Last modified: Monday, August 2, 2004
Meteor shower and cluster of bright stars and planets
BLOOMINGTON, Ind. -- The Perseid meteor shower, a summer tradition for many people, will have a dark sky for a backdrop this year. At the shower's peak on the night of Aug. 11-12, the nearly new moon will be only a thin crescent, allowing the Perseids to perform at their finest.
The best time to watch for the bright streaks of meteors will be between midnight and the start of morning twilight, when the part of Earth where you are watching the sky will be facing into the oncoming stream of meteors. The best strategy may be to get up very early on Aug. 12 instead of staying up late the night before. The number of meteors will rise during the pre-dawn hours, and the chance of seeing fireballs will increase as well.
The Perseid shower's peak rate is typically about 60 meteors per hour when the sky is clear and there are no bright sources of light nearby. Try to get away from as many artificial lights as possible to minimize the effect of light pollution, which can obscure as many as half of the meteors. A reclining lawn chair will make it easier to watch the sky, but no special equipment is needed.
The meteors may appear anywhere in the sky, but they will seem to originate from a point called the radiant in the constellation Perseus, from which the Perseids get their name. The higher this point is above the northeastern horizon, the more meteors will be visible. Perseus is just north of the W-shaped constellation Cassiopeia in the Milky Way.
Meteors near the radiant have short trails because we see them nearly end on, while those far from the radiant are seen from the side and therefore look much longer.
Most meteor showers happen when Earth crosses the orbit of a comet. The meteors are caused by particles of dust that were released from the comet's nucleus and left behind in space as the comet got closer to the sun. The Perseids come from Comet Swift-Tuttle. As Earth plows through this stream of debris, each particle hits our atmosphere at a speed of more than 50 kilometers per second and burns up almost instantly from friction with air molecules. The resulting heat momentarily creates a streak of glowing air that we see as a meteor (sometimes called a "shooting star" or "falling star").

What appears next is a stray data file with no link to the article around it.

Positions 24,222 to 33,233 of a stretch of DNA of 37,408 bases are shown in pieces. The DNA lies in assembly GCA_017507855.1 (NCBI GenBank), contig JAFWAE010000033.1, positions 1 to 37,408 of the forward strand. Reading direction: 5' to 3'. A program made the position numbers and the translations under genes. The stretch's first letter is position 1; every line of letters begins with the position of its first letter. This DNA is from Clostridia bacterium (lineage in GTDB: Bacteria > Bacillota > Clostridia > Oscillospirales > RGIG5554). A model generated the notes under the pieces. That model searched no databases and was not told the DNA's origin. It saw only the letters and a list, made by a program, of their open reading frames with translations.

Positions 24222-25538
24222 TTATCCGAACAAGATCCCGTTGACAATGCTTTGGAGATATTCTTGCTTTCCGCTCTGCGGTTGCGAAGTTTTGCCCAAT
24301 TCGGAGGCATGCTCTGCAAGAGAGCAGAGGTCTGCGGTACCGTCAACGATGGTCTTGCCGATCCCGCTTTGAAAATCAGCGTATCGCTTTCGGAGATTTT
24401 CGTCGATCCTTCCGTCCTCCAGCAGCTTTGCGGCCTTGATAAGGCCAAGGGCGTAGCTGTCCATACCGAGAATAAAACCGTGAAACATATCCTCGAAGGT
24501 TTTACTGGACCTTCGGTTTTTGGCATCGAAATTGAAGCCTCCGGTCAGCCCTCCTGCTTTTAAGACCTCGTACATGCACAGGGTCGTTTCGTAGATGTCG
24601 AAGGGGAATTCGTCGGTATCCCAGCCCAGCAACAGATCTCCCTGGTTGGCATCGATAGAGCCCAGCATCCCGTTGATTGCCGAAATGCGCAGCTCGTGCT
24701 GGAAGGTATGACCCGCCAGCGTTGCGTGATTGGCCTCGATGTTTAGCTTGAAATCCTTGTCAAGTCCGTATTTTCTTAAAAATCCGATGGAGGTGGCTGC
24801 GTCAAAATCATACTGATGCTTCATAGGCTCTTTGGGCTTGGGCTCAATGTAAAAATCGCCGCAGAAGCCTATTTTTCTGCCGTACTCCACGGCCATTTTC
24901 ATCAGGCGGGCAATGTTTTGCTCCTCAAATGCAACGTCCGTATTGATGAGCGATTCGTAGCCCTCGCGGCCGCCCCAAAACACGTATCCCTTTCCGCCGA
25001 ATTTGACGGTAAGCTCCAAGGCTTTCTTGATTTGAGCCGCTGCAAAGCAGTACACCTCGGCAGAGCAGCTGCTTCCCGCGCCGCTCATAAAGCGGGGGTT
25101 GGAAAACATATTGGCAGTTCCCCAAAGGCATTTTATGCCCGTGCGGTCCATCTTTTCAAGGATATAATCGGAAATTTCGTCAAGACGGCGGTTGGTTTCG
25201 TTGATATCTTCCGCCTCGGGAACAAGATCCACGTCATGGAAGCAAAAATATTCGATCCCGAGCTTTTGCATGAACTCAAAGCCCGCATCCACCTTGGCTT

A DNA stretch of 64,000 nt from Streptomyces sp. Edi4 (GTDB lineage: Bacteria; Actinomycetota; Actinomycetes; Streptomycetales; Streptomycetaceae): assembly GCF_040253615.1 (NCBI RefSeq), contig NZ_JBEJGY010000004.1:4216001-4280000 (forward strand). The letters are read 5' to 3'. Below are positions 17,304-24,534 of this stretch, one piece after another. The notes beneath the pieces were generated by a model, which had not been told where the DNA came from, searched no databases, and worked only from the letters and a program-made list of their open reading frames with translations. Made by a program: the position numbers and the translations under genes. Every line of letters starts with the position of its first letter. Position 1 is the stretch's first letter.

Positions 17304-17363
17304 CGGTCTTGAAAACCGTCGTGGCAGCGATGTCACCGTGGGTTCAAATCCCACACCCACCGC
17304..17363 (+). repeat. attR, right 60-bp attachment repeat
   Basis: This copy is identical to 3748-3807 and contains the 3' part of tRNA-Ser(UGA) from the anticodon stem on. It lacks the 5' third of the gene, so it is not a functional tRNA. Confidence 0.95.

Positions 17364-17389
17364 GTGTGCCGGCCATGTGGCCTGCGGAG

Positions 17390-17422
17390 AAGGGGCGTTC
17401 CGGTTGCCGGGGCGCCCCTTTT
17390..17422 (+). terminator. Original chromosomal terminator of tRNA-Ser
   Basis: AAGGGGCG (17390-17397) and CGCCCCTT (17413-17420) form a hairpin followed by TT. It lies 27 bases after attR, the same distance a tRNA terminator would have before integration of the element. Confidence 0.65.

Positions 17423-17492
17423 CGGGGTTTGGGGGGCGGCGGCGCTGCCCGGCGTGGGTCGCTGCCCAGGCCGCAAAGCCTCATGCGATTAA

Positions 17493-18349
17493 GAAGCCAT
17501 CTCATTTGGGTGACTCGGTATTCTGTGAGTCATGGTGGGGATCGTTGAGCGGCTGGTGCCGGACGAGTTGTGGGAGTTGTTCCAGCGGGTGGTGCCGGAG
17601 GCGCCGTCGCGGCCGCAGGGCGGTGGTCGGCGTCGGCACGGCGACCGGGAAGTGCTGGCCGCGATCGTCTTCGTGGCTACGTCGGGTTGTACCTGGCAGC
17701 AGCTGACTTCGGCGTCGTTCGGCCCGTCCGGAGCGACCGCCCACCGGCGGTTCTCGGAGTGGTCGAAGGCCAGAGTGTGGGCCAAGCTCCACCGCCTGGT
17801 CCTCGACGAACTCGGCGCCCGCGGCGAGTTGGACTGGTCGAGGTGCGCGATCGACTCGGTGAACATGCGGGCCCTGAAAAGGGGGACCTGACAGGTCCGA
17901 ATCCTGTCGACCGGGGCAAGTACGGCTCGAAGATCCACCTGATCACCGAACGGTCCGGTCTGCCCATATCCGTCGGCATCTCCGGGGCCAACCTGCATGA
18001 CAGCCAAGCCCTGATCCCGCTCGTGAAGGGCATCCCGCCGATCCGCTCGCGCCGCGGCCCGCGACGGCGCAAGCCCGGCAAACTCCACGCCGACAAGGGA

More information about the Perseid shower is available at https://skyandtelescope.com/observing/objects/meteors/article_1289_1.asp.
If you can't see the Milky Way sprawling high across the sky from the northern to the southern horizon on a clear summer night, your sky has significant light pollution -- and that is the case for perhaps two-thirds of the world's population. See https://science.nasa.gov/headlines/y2001/ast01nov_1.htm for information on this dimming of the night sky caused by excessive artificial lighting, much of which is wasted.
Venus will be a beautiful white "morning star" in the eastern sky before dawn during all of August. It will be easily visible above the eastern horizon by 4 a.m. local daylight time, reaching its highest elevation on Aug. 17.
Saturn will return to view in August after its journey behind the sun. At the start of the month, It will rise in the east-northeast about 90 minutes before sunrise, far to the lower left (north) of brilliant Venus. The two planets will move toward each other as the month passes until they almost meet on the morning of Aug. 31. They will rise together that day nearly four hours before the sun, with the bright stars Castor and Pollux of the constellation Gemini the Twins close by on the left, the even brighter stars Procyon and Sirius nearby on the lower right (south), and the glittering stars of the constellation Orion the Hunter to the upper right. This unusual combination of so many bright stars and planets will be a spectacle low in the east an hour before sunrise.
The evening sky in August has no such sights to offer. Jupiter will be the only bright object, visible low in the west after sunset. It will set almost two hours after the sun at the beginning of the month, but only 45 minutes after the sun by month's end.
Mars will be so faint and low in the west that it will be lost in the glow of sunset during August.
Mercury will be out of sight as it passes between Earth and the sun.
Viewing information and graphics for the planets are available at https://www.space.com/spacewatch/.
The moon will be at third quarter on Aug. 7, new on Aug. 16, at first quarter on Aug. 23 and full on Aug. 30.